Half will go to Arthur Ashkin, of Bell Laboratories in Holmdel, New Jersey, for "optical tweezers and their application to biological systems."
The other half will jointly go to Gerard Mourou, from Ecole Polytechnique in Palaiseau, France, and the University of Michigan in Ann Arbor, and to Donna Strickland, of the University of Waterloo, in Ontario, "for their method of generating high-intensity, ultra-short optical pulses."
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The inventions revolutionized the field, the Royal Swedish Academy of Sciences noted in its announcement.
"Extremely small objects and incredibly fast processes now appear in a new light," the academy wrote. "Advanced precision instruments are opening up unexplored areas of research and a multitude of industrial and medical applications."
The optical tweezers created by Ashkin can manipulate living cells like viruses and bacteria without damaging them.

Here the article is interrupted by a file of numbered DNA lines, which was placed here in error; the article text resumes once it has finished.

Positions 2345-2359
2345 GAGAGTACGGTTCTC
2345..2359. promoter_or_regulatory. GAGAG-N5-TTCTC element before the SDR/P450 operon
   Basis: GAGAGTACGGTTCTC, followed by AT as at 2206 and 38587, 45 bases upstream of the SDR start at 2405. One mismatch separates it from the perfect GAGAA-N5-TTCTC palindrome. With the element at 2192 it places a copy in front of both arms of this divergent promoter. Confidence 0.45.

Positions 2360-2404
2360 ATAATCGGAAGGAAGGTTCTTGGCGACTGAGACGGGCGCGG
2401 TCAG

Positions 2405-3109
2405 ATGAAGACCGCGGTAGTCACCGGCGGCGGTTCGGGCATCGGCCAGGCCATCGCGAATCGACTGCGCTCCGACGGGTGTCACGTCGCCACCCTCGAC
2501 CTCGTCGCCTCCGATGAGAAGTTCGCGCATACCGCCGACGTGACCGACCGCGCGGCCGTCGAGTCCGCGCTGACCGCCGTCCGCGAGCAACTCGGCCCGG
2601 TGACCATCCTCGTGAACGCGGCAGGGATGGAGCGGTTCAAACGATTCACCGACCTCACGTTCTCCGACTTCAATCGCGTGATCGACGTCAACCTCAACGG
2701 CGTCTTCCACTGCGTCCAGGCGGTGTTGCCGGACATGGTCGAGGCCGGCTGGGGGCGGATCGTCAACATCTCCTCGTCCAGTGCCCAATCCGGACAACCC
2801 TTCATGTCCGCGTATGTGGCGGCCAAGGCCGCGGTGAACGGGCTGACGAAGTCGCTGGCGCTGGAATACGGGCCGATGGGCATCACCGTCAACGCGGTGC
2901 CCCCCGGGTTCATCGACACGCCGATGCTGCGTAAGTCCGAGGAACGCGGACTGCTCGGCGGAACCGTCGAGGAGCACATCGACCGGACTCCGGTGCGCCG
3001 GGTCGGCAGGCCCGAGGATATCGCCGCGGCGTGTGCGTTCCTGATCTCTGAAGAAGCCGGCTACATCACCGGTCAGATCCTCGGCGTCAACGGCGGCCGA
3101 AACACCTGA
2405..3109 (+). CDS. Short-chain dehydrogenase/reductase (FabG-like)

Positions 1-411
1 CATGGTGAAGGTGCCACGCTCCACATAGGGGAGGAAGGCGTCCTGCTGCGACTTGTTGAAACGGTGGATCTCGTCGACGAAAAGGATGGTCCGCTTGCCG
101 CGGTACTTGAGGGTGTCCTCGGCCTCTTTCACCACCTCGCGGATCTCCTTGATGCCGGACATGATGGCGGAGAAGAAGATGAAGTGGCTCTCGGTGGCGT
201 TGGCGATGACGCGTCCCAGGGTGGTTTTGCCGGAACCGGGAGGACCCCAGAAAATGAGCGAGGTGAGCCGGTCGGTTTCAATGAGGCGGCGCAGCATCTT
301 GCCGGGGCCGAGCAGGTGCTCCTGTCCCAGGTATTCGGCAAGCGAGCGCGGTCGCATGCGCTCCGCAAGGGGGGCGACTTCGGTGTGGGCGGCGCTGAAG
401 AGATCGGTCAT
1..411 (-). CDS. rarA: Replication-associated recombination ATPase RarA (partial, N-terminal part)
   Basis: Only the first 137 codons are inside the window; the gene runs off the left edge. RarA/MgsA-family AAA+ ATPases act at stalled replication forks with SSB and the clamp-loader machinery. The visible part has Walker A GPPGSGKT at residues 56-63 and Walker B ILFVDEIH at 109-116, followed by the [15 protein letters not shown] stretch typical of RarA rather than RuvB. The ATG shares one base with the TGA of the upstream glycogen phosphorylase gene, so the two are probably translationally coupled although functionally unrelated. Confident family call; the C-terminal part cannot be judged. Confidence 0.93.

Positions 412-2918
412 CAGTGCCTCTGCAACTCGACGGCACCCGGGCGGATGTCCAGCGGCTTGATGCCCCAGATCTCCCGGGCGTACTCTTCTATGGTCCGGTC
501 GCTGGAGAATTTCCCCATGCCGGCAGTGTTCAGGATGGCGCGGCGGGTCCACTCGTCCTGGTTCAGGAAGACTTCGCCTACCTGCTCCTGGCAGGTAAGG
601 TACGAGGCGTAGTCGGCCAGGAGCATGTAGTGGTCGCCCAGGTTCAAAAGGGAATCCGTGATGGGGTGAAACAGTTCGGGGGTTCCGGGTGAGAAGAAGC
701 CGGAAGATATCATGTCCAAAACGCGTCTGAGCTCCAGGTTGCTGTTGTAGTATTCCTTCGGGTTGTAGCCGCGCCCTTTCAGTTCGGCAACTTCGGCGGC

Mourou and Strickland's work resulted in "the shortest and most intense laser pulses created by humankind" -- allowing for incredibly precise cutting or drilling through living matter. Their technique is called chirped pulse amplification (CPA).
Strickland is the third woman to get the Nobel Prize in Physics, following Marie Curie in 1903 and Maria Goeppert-Mayer in 1963.
"We need to celebrate women physicists because they're out there ... I'm honored to be one of those women," Strickland said.